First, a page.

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After Ever After by Jordan Sonnenblick

After Ever After
y Jordan Sonnenblick

Publishing Information: Scholastic Press: New York, 2009
ISBN: 9780439837064 / 9780439837088 (PB) / 9781611061345 (Audio)
: 260 p.
Ages: 10 & Up

Now that Jeffrey is in remission from cancer, he has to face his next big challenge: navigating 8th grade without the help of his older brother.

Although Jeff and Tad, encouraged by a new friend, Lindsey, make a deal to help one another overcome the afteraffects of their cancer treatments in preparation for eighth0grade graduation, Jeff still craves advice from his older brother Stephen, who is studying drums in Africa.

Book Trailer:

Book Talk:
Jeff has passed the five-year mark. He's free. Cancer-free. When he was four years old, Jeff was diagnosed with leukemia. His hair fell out, he threw up a lot, and he went through different kinds of treatment in order to be cured. Now that Jeff is cancer-free, he can finally live a normal life and hopefully not be considered just "The Boy with Cancer."

8th grade gets off to a great start. He meets Lindsey, a beautiful new transfer student from California. And Jeff is shocked to find out that she actually likes him. Not just as a friend, but as something more! And he has a bunch of classes with his best friend Tad, who's also a cancer survivor.

Of course, not everything is perfect. Jeff spaces out at school because of his cancer treatment and walks with a limp. His big brother Steven, who was always there for him, has dropped out of college and moved to Africa. And Jeff is still terrible at math.

Then the bad news arrives ... Every 8th grader is being forced to take a state-wide standardized test. If Jeff doesn't pass that test, he won't move onto high school with his girlfriend and best friend.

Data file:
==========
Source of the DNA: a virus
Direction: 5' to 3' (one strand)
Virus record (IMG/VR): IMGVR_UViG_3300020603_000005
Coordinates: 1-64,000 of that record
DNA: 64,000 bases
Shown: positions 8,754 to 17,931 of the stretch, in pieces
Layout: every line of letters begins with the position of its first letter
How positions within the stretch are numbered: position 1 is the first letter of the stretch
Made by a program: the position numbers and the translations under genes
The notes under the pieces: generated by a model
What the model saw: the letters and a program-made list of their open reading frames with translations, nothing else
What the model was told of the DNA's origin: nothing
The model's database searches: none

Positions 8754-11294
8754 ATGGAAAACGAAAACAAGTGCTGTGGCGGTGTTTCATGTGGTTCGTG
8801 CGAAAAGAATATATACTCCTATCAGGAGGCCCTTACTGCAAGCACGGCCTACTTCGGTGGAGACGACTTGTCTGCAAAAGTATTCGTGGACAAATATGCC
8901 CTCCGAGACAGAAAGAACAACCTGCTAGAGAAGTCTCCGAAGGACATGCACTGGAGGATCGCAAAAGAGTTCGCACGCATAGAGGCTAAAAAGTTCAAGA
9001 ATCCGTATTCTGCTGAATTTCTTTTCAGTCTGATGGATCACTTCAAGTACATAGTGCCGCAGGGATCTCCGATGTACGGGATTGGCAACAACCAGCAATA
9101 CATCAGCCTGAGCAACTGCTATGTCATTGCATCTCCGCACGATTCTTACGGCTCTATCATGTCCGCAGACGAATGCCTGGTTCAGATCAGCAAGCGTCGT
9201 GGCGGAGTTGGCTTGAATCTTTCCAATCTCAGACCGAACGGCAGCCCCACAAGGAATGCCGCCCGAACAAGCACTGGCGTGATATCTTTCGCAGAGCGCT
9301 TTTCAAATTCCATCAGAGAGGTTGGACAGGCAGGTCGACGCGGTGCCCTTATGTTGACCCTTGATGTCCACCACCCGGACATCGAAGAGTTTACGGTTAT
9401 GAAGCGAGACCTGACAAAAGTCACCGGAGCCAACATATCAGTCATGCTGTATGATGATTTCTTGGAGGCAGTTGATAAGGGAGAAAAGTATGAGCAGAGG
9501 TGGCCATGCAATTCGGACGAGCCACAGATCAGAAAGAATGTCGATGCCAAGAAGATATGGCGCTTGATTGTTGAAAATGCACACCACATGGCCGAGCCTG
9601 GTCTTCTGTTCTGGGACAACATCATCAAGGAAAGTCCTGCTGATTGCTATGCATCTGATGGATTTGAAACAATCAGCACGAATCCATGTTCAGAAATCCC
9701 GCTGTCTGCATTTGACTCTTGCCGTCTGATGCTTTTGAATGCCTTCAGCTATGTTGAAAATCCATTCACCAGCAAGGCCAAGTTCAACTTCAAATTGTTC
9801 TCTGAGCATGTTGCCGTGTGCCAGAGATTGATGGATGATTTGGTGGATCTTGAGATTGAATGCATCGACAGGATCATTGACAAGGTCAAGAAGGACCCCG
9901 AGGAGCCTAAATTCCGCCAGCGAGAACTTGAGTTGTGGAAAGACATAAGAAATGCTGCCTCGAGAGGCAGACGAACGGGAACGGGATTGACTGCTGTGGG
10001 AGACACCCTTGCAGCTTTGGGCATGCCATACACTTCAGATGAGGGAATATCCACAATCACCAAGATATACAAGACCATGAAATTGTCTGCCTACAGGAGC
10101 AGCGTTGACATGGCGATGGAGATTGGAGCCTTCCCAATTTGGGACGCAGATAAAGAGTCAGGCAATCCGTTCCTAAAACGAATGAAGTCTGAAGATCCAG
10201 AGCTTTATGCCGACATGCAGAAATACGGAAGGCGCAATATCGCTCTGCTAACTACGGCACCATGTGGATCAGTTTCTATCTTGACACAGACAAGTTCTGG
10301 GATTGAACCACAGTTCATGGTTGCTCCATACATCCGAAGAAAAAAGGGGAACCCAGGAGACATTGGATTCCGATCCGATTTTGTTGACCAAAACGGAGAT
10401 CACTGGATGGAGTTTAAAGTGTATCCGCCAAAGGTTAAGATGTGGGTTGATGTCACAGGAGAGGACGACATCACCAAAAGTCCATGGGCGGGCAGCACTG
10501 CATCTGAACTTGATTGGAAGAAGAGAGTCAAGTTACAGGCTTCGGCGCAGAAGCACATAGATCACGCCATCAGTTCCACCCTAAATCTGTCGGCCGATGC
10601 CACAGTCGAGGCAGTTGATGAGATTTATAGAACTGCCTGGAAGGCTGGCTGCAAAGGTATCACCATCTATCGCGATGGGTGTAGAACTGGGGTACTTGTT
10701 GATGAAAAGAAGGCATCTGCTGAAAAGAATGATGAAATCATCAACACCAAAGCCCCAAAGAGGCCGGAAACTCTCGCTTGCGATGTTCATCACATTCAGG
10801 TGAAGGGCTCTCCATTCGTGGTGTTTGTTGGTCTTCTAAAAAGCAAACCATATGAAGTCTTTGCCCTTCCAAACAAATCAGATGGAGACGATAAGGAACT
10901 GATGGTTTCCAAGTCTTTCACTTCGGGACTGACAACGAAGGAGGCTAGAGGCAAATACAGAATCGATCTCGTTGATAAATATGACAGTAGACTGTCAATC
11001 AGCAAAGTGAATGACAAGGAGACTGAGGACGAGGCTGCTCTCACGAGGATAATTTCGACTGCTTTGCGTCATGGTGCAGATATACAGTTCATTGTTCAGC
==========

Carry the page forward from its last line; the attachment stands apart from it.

But Tad and Lindsey have a plan to make sure that Jeff doesn't fail the test. This plan is so big, so secretive and so crazy that there is no way it will work. . . will it?

Read After Ever After by Jordan Sonnenblick so you can find out if they pull off the plan of the century!

Subject Headings & Major Themes:

Cancer Survivors
Standardized Testing

Awards & Reviews:
Best Fiction for Young Adults, 2011
Booklist Editor's Choice, 2010
Georgia Children's Book Award Nominee, 2012
Iowa Teen Award Nominee, 2012
Schneider Family Middle School Book Award, 2011
Texas Lone Star Reading List, 2012

Booklist, December 15, 2009 (Starred Review)
Horn Book, October 1, 2010
Kirkus Reviews, January 1, 2010
Library Media Connection, March 1, 2010
Publishers Weekly, January 4, 2010
Reading Time, August 1, 2010
School Library Journal, January 1, 2010 (Starred Review)
VOYA: Voice of Youth Advocates, February 1, 2010

Discussion Questions and Ideas:

  1. Jeffrey believes that he "ruined Steven’s life." Do you think this is true? Why or why not?
  2. Why do you think that Steven left for Africa?
  3. Why do you think Tad is such a grouch?
  4. Do you have to take standardized tests at your school? Do you think that they’re a fair way to determine a student’s academic level? Why or why not?
  5. Have you ever protested something you thought was unfair? Describe what you did.
  6. Has some one close to you experienced a serious illness? How did it affect you?
  7. What questions would you have for some one who is seriously ill?
  8. If you have ever been seriously ill, what things did you wish other people knew?

Related Websites:
Author's Website -
National Cancer Institute’s Childhood Cancers Home Page:
American Childhood Cancer Organization:
SuperSibs (Support for siblings of cancer patients):

The Bald-headed Princess: Cancer, Chemo, and Courage, by Maribeth R. Ditmars, 2010
Both Sides of Now by Ruth Pennebaker, 2000
by Valerie Hobbs, 2005
Dream Journal by Karen Halvorsen Schrek, 2006
8th Grade Superzer
o by Olugbemisola Ruday-Perkovich
The Girl Next Door by Selene Castrovilla, 2010
Going for the Record by Julie A. Swanson, 2004
Hard Hit by Ann Turner, 2006
Holding at Third by Linda Zinnen, 2004
Hope Was Here by Joan Bauer, 2000 (2005 RITBA Nominee)
Izzy Willy-Nilly
by Cynthia Voigt, 1986
Just One Wish
by Janette Rallison, 2009
The Last Summer of the Death Warriors by Francisco X. Stork, 2010
Less Than Perfect by Louise Albert, 2003
Loose Threads by Lorie Ann Grover, 2002 (2005 RITBA Nominee)
Red Velvet
by Sandra Byrd, 2005
Rubber Hourse by Ellen Yeomans, 2007
Running for Dave by Lori Jamison, 2005
Side Effects
by Amy Goldman Koss, 2006 (2008 RITBA Nominee)